Cornell University will require most of their students returning for the fall semester to receive the COVID-19 vaccine.
The University will allow exemptions for medical and religious reasons, but expects the majority of students on campus to be inoculated, according to an April 2 statement from President Martha Pollack and Provost Michael Kotlikoff. The administrators wrote that they are currently investigating ways to help vaccinate students who are unable to be inoculated prior to their arrival on campus.
The University made this decision following an announcement by New York State Governor Andrew Cuomo on March 29 that New York will expand vaccine eligibility to all residents 16 and older beginning April 6, the New York Post reported.
Rutgers University also announced in late March that it plans on requiring students to be vaccinated for the fall semester. Like Cornell, Rutgers will allow for religious and medical exemptions.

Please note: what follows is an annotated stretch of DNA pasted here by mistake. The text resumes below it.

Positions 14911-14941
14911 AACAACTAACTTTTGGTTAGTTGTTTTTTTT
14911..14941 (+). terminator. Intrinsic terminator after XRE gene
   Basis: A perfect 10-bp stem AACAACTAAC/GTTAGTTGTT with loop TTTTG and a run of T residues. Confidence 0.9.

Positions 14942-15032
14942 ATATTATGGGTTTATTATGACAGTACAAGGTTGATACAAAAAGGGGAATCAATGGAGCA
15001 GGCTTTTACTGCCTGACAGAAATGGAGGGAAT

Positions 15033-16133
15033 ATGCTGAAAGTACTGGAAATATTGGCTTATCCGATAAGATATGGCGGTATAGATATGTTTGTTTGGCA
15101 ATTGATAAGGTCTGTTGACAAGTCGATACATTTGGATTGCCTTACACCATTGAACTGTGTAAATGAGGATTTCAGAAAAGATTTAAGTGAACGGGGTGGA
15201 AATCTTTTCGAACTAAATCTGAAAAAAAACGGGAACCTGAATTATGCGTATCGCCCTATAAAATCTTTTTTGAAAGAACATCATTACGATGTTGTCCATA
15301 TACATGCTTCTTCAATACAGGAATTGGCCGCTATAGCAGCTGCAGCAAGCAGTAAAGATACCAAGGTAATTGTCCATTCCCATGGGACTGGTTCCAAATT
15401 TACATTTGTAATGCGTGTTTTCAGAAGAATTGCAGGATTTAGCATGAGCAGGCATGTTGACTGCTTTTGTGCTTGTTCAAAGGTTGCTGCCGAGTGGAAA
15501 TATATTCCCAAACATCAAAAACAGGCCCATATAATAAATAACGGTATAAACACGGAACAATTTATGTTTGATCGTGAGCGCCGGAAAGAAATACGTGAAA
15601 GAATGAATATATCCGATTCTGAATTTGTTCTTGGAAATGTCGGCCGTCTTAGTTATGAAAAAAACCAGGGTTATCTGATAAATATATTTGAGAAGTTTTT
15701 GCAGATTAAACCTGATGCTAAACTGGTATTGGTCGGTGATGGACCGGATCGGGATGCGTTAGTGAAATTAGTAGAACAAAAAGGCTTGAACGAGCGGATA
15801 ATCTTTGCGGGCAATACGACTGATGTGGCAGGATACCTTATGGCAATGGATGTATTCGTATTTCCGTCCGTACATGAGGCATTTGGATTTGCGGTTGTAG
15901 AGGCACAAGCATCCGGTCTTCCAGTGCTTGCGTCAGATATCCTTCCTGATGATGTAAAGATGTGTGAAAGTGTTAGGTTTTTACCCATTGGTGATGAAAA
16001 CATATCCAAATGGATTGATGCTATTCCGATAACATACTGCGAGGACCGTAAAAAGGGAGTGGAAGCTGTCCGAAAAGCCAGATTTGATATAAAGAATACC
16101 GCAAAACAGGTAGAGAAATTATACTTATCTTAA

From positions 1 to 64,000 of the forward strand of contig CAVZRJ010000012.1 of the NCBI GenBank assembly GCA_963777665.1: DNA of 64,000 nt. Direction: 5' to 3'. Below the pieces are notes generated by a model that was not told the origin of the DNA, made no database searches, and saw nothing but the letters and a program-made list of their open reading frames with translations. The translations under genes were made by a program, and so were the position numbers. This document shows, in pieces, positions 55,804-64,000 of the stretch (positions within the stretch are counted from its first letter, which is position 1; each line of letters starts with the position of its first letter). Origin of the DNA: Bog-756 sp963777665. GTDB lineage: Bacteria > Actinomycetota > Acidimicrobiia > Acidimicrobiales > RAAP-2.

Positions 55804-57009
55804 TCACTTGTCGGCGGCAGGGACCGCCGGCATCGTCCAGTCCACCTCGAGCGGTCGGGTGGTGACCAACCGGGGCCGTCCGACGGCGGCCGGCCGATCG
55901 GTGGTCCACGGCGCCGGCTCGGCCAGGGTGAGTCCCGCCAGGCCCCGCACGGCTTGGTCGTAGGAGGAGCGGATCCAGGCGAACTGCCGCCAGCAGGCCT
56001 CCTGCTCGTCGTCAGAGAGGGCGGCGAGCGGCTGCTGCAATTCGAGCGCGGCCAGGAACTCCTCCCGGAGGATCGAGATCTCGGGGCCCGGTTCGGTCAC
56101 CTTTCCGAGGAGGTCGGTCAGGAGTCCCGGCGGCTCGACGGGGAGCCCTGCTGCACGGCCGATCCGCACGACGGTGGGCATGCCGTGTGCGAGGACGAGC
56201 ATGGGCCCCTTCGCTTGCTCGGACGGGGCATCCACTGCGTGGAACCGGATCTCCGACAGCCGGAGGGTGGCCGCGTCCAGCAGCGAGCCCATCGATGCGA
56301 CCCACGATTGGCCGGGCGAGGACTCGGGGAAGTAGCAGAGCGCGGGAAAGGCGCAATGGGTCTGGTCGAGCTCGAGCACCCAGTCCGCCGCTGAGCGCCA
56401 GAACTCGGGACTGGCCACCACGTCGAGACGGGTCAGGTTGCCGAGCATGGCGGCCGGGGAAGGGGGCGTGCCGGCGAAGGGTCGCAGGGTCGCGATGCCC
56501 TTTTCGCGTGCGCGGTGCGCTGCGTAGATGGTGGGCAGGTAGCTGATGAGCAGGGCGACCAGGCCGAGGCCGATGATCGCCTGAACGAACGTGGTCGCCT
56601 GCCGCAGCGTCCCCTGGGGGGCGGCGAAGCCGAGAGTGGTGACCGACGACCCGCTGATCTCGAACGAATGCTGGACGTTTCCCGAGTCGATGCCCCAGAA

According to the statement, starting April 15, Cornell will require students, faculty, and staff to report their vaccination status using Cornell's Daily Check portal.
Cornell outlined plans for three possible forms of immunity conditions in the fall.
If the University reaches herd immunity, classes will be completely in-person and will operate normally. If there are high levels of immunity—meaning that even though the campus does not meet herd immunity standards, the majority of staff, faculty, and students are vaccinated—classes will be taught mostly in-person with some online options. In the case of low levels of immunity—if less than 50% of students are vaccinated—classes will be a hybrid of online and in-person, similar to what Cornell has done this semester.
Penn will open a vaccination site this month, the University announced in March. The University, however, has not yet made an announcement about whether vaccines will be required for the in-person fall semester.
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